Friday Night At The Home Drive-In: Moonshine Love / Sod Sisters (1969)

I’ve always been fascinated by stories about amnesia. We all know how it works from watching television in the 1970s and ’80s: you hit your head once, you’ve got amnesia; you hit it again, your memory’s back. Simple. Or is it?

One of my favourite films to feature a character with amnesia is Someone Behind the Door (1971) by Nicolas Gessner. In it, Charles Bronson plays a man with amnesia who is manipulated by a doctor, played by Anthony Perkins, into believing that the doctor’s cheating wife is his own – and that he must kill her. It’s a very different kind of role for Bronson, and a very effective suspense thriller.

Other films I liked which feature characters with amnesia include The Bourne Identity (1988 and 2002), The Long Wait (1954) – which is based on one of my favourite Mickey Spillane novels; Who Am I? (1998) – a Jackie Chan movie with a final sequence of stunts and action so amazing that I watched it whenever I stumbled upon on on late night TV; The Sender (1982), an effective but lesser known British horror film; and even The Muppets Take Manhattan (1984), in which Kermit loses his memory and becomes a boring Madison Avenue advertising frog named Phil. 

Imagine how intrigued I was to discover that I had an unheard of (at least to me) Hicksploitation movie called Moonshine Love (1969) hiding on one of my Something Weird double feature DVDs (as a bonus feature) – and it’s about a guy with amnesia!

The description said “Hillbilly harlots Jeannie and Lil take a hankerin’ for a two-bit robber with amnesia and a bag of stolen loot in the feature-length regional skinflick, Moonshine Love!” Not to downplay enticing phrases such as “Hillbilly harlots” and “regional skinflick”, but I was excited by “a two-bit robber with amnesia”.

The movie does begin with the planning and execution of a robbery, and it is #NotQuiteClassicCinema gold! The robbery doesn’t go as planned, and our hero double-crosses the other two thugs and runs off with the money. Unfortunately for him, he has a bit of an accident and hits his head (and we all know what that means). Very, very fortunately for him, the robber is found and brought home by the aforementioned “hillbilly harlots” – perhaps better described by the original title of this movie, which is Sod Sisters.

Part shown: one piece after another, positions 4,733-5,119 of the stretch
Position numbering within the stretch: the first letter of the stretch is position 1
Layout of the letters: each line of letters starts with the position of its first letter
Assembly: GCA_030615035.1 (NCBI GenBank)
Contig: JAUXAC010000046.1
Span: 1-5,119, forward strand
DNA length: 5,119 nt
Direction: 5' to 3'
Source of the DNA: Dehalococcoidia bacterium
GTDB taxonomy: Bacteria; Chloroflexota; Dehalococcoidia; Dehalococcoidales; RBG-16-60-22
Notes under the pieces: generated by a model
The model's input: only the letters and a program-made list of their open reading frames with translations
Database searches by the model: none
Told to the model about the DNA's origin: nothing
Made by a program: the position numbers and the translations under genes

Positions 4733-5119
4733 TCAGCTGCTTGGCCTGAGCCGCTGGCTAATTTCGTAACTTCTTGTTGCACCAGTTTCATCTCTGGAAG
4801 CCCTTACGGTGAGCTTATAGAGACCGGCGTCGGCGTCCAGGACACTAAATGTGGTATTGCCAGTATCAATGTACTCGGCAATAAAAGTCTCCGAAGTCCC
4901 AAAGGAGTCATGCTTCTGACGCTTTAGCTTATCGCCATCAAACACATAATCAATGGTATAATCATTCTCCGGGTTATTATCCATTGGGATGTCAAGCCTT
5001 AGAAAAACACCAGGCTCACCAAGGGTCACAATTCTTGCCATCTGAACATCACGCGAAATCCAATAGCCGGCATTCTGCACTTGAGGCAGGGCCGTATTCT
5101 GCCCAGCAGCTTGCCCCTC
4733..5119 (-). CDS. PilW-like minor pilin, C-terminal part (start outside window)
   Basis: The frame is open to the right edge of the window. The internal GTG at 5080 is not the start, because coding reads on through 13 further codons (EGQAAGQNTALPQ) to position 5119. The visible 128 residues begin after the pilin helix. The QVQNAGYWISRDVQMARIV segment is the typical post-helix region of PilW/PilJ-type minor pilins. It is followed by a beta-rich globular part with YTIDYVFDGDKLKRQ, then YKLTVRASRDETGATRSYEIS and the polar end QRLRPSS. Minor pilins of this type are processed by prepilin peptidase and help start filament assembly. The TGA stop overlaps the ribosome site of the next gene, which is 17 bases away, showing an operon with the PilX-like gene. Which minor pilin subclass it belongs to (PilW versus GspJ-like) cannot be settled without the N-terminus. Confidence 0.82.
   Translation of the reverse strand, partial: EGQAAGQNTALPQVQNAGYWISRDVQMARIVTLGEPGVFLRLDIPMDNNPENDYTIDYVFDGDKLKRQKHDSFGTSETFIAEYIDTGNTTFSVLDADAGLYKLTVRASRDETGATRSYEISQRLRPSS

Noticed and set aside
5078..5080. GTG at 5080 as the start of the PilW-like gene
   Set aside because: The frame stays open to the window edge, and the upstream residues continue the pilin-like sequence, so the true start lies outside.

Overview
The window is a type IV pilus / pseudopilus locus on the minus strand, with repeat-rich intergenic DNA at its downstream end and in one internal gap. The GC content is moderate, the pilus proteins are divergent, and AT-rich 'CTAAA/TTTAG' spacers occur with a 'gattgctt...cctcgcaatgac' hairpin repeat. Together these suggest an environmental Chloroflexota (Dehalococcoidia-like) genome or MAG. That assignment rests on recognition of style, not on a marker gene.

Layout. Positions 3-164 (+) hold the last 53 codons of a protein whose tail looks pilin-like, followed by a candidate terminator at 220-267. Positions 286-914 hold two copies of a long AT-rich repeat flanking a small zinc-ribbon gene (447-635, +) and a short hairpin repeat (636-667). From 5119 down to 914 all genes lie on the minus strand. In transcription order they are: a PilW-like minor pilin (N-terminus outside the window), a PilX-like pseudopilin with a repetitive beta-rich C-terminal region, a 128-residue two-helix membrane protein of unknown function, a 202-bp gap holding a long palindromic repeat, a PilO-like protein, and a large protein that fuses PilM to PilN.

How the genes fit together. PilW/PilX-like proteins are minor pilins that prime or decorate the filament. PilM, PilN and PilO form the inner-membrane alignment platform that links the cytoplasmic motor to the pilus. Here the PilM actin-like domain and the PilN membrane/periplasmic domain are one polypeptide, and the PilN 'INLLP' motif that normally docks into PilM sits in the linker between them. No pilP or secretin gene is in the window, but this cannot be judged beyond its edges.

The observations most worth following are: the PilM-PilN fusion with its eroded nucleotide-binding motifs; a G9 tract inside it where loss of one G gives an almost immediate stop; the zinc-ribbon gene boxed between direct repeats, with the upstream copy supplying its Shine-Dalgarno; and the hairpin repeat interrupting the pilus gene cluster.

As one of my twitter friends pointed out (hello Peter!) the next sequence features a pretty amazing go-go dancer performing onstage while the two double-crossed robbers lament their situation. I love the fact that this dance gets its own title card in the opening credits: dance sequence by Pat McGlamry. It does go on for five and half minutes of the film’s sixty-one minute running time – which is substantial. Alas, as my friend Peter points out, this is McGlamry’s only credit on the IMDb (and presumably her only film appearance), which is quite a shame.

The bulk of the rest of the movie really focusses on the sexy, sleazy goings on at this backwoods homestead. Needless to say, the Sod Sisters take more than a passing interest in this man with amnesia, who really becomes a helpful hand around the property. Most of the hicksploitation films I’ve watched at the home drive-in have been salacious stories with a PG execution. In other words, they may have been “adults only” titles in their day, but you could see more extreme nudity and sexual behaviour on the average modern TV show. Moonshine Love, on the other hand, still earns a hard “R’ rating with a fair amount of full frontal nudity and an extraordinary scene in which one of the sisters pleasures herself with a rather large carrot. It’s not pornographic by any means. But it is graphic.

Eventually, the forward moving plot of the first ten or fifteen minutes returns and there is a showdown of sorts. There is suspense, and action and comedy. It’s not entirely satisfying from a storytelling perspective, but it is entertaining.